"I wanted to be a teacher and to be known for inspiring my students to be more than they thought they could be. I never imagined it would be on TV. I believe there's a calling for all of us. I know that every human being has value and purpose. The real work of our lives is to become aware. And awakened. To answer the call."
A great proverb notes, "to whom much is given, much is required." Suddenly, because ratings on the Oprah Winfrey Show had dipped because she was understandably exhausted, because the talk show world had once again changed, Oprah was going to spend her days tending to her vegetable garden and reading books. The Universe said: WRONG! Oprah was purposed to be a teacher, she loved teaching, she was tremendously successful as a teacher, yet she decided that she was no longer going to teach. Really?
Oprah, more than most, should have known that one is not allowed to just hang up on life's calling, for the consequences of trying to do so are always devastating. The Oprah Winfrey Network is not only about Oprah, but she is the foundation. When a foundation does not do what it is designed to do -- provide support and structure -- the house can not stand.
Oprah suffered through what I like to call "spiritual amnesia," and began to travel her life's path on her OWN. The result: her network began to falter, people began to doubt her genius and most importantly, she began to journey her path in fear, insecurity and frustration. In a discussion with Facebook COO Sheryl Sandberg during a live Internet chat in September 2012, Winfrey claimed that she "never had fear" until she started OWN.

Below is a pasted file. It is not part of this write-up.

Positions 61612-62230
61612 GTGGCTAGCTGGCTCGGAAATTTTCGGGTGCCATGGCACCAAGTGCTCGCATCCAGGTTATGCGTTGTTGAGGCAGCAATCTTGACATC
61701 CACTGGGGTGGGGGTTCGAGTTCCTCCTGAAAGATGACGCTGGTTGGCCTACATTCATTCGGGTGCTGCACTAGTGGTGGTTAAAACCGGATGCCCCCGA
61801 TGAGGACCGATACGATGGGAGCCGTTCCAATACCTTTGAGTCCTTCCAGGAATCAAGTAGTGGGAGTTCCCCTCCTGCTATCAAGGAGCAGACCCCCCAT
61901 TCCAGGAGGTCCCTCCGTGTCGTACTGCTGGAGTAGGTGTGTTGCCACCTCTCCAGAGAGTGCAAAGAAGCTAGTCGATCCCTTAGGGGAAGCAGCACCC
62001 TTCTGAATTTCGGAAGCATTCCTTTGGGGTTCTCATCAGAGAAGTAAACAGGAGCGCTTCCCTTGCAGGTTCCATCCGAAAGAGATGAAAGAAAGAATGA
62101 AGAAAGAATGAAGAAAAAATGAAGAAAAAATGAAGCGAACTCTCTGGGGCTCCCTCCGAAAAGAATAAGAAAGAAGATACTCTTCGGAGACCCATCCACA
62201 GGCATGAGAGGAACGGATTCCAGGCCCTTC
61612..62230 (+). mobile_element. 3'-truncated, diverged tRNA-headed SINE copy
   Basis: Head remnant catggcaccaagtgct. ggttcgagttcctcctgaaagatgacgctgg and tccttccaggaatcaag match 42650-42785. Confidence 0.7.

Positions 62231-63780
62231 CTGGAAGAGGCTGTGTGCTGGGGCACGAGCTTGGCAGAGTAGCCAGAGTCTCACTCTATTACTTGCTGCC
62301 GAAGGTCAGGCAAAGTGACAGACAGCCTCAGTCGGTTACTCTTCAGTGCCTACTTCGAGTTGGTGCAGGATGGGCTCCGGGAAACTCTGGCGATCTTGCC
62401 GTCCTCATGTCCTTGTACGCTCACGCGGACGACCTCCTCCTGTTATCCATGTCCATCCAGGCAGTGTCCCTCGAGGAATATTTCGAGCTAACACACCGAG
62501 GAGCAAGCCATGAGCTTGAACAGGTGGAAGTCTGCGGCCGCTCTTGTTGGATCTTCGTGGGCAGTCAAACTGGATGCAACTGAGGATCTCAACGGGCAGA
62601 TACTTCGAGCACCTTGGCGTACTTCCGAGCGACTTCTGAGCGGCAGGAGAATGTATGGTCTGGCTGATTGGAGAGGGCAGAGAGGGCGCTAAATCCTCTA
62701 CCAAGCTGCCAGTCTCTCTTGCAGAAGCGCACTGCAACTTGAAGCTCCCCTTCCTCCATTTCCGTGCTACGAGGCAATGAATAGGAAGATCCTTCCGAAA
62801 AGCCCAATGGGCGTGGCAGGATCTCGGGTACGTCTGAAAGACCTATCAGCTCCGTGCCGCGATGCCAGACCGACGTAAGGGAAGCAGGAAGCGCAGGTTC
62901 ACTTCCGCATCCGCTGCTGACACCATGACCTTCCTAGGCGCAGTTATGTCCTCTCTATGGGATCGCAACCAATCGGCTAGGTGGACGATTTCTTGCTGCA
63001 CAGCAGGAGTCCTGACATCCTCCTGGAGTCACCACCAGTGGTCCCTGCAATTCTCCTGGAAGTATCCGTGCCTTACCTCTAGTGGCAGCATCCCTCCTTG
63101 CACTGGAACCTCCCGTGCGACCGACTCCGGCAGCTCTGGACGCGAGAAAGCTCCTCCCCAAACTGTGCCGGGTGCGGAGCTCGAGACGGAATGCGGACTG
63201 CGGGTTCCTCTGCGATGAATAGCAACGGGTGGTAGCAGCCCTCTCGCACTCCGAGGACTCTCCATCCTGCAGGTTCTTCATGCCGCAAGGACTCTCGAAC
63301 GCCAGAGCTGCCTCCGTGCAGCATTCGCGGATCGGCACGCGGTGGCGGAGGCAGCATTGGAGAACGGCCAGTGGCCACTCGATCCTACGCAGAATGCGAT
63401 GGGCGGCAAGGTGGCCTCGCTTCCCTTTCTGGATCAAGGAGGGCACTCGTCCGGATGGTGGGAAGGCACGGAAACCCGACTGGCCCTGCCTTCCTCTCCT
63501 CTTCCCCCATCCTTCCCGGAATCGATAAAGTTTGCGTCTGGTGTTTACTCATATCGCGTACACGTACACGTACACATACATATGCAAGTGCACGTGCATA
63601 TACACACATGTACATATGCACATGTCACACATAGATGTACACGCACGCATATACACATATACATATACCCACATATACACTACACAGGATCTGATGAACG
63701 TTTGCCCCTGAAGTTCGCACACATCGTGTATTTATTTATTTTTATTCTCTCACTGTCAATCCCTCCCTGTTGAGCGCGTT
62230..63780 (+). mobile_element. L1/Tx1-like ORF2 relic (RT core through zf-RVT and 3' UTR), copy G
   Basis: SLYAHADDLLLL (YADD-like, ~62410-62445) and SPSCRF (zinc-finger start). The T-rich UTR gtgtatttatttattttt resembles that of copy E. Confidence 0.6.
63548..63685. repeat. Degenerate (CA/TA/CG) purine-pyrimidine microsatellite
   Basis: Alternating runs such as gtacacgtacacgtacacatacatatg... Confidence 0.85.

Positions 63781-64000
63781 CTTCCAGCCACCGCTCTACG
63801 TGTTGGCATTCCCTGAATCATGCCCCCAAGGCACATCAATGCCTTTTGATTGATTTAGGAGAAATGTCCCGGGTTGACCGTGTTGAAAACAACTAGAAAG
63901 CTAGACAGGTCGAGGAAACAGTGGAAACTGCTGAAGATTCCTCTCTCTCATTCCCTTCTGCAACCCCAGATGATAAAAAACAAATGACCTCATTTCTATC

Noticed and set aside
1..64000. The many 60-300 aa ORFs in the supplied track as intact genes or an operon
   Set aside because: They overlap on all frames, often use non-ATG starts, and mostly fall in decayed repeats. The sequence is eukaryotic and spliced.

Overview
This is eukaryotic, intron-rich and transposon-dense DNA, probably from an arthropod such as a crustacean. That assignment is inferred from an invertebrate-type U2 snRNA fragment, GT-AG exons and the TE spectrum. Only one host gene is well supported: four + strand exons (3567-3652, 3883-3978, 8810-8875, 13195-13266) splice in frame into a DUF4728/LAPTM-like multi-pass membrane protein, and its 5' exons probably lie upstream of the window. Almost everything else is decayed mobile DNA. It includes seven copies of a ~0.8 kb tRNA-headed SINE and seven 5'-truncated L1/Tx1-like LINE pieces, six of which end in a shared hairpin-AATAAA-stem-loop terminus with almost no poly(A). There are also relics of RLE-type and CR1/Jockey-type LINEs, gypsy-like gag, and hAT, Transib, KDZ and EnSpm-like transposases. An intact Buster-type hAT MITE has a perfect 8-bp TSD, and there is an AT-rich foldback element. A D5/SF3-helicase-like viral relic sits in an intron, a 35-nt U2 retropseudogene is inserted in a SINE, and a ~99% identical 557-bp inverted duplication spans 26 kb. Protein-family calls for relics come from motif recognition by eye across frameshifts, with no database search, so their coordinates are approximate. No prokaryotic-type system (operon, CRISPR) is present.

However, sometime over the last year, Oprah had a powerful "Aha moment" -- a term that became a part of Webster's Dictionary in 2012. Winfrey explained in a video posted on Merriam-Webster's site,
I always love those moments when I sit down to talk to somebody and they say something that makes me look at life or a situation in a completely different way. And I say, 'Aha! I get it!' Light bulb goes off and the little hairs on your arm stand up. That is an aha moment.
Winfrey's Aha moment came just in time to save OWN from a downward spiral with a velocity that was ever-increasing. Maybe the Aha moment came during mediation, or maybe while reading her own book, Live Your Best Life: A Treasury of Wisdom, Wit, Advice, Interviews, and Inspiration from O, The Oprah Magazine. Maybe it was when Winfrey returned from the mega prestigious Allen Conference and was inspired by so many people "doing the work".